Genocide: Guatemala

The genocide that took place in Guatemala was one against the indigenous population, who had been placed in an inferior position from the moment the Europeans invaded the area. The genocide in Guatemala is also known as the Silent Holocaust.

What came before

Before the arrival of the Europeans, present-day Guatemala was the center of Mayan culture, a flourishing civilization. With the arrival of the Europeans in the sixteenth century, the native Indians often became slaves in their own country. At the end of the nineteenth century, a dictator encouraged the cultivation of coffee and there were large coffee plantations run by large landowners. Soon it was American investors who called the shots. The Indians did not benefit in any way from the coffee proceeds and a strong army and police force ensured that they knew their place. This situation continued until 1944 when a more enlightened regime came to power, which paid attention to the indigenous population. Education, health care was provided and even trade unions were allowed. Plans were made to declare the land owned by large landowners the property of the state and this was when things went wrong. The Americans saw their trade interests being threatened and decided to intervene. Warnings were issued about hostile communists and Guatemalans were trained in the US to overthrow the incumbent government during an invasion. From this point on, political parties and unions were banned and many Guatemalans fled their country. One military dictator after another followed, and this continued until a civil war broke out in 1962 that would last more than 35 years.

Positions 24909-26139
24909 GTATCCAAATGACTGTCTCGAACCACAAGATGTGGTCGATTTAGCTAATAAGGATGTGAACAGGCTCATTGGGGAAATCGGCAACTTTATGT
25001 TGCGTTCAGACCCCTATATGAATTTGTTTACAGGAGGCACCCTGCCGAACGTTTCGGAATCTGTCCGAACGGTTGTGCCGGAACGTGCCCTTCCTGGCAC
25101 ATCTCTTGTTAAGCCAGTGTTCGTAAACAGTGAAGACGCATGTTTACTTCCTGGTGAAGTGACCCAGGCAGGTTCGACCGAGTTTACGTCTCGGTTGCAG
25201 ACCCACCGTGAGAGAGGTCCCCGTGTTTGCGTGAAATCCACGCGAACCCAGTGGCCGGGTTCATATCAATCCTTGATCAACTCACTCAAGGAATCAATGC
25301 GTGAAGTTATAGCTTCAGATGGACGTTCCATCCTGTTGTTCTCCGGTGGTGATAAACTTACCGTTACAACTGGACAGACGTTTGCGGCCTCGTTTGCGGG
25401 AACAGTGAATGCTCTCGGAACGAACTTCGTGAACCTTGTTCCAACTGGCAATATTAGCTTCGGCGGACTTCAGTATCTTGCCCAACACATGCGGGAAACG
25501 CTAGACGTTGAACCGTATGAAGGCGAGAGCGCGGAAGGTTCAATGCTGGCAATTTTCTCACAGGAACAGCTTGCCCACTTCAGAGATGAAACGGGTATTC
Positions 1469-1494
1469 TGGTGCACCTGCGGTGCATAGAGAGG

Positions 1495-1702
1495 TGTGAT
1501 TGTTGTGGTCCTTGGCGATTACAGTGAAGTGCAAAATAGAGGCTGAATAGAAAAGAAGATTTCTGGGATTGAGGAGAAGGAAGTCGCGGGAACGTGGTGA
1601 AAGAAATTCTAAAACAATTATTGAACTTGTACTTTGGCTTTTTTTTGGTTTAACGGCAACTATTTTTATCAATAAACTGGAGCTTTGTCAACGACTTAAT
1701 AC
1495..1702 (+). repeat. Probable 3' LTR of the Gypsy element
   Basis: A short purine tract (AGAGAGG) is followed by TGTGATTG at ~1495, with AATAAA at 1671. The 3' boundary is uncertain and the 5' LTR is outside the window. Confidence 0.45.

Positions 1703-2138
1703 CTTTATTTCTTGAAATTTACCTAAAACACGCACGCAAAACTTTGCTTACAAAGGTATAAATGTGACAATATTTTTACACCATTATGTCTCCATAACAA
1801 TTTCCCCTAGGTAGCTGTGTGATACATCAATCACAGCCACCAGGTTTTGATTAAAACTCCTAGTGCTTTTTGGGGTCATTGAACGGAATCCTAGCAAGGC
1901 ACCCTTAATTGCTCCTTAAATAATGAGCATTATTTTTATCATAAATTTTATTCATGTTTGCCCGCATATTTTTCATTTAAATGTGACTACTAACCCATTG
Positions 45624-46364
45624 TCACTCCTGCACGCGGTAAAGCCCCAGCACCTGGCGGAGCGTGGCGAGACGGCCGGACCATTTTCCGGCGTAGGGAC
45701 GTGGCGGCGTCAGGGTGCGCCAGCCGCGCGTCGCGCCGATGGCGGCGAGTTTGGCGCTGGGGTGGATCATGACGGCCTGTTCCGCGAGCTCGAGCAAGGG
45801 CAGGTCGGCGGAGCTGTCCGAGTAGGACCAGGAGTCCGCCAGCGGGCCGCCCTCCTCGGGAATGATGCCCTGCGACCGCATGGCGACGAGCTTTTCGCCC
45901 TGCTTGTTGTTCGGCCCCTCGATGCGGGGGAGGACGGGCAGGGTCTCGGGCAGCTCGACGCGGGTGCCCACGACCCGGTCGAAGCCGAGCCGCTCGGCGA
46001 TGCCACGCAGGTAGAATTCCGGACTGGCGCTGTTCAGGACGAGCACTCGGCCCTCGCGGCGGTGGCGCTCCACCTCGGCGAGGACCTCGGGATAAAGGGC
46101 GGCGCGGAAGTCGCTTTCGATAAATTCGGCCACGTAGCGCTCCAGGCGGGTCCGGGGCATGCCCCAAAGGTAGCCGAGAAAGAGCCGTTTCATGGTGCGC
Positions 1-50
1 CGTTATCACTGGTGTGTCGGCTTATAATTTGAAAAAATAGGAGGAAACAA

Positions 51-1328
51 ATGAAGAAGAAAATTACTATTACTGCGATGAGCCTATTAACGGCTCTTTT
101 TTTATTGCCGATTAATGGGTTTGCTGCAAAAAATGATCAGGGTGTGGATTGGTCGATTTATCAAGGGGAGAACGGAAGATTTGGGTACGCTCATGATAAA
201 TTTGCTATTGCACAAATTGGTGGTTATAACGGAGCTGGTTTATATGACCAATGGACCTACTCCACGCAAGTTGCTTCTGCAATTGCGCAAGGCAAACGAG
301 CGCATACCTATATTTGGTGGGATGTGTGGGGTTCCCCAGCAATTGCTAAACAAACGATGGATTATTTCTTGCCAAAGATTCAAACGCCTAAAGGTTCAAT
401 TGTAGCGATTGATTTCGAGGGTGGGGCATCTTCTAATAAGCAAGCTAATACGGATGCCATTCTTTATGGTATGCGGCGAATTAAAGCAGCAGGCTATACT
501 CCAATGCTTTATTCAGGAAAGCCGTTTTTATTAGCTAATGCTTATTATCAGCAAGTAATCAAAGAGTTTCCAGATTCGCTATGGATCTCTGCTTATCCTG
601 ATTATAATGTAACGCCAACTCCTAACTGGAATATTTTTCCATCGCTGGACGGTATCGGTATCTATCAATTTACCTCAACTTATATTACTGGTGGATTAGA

Interlude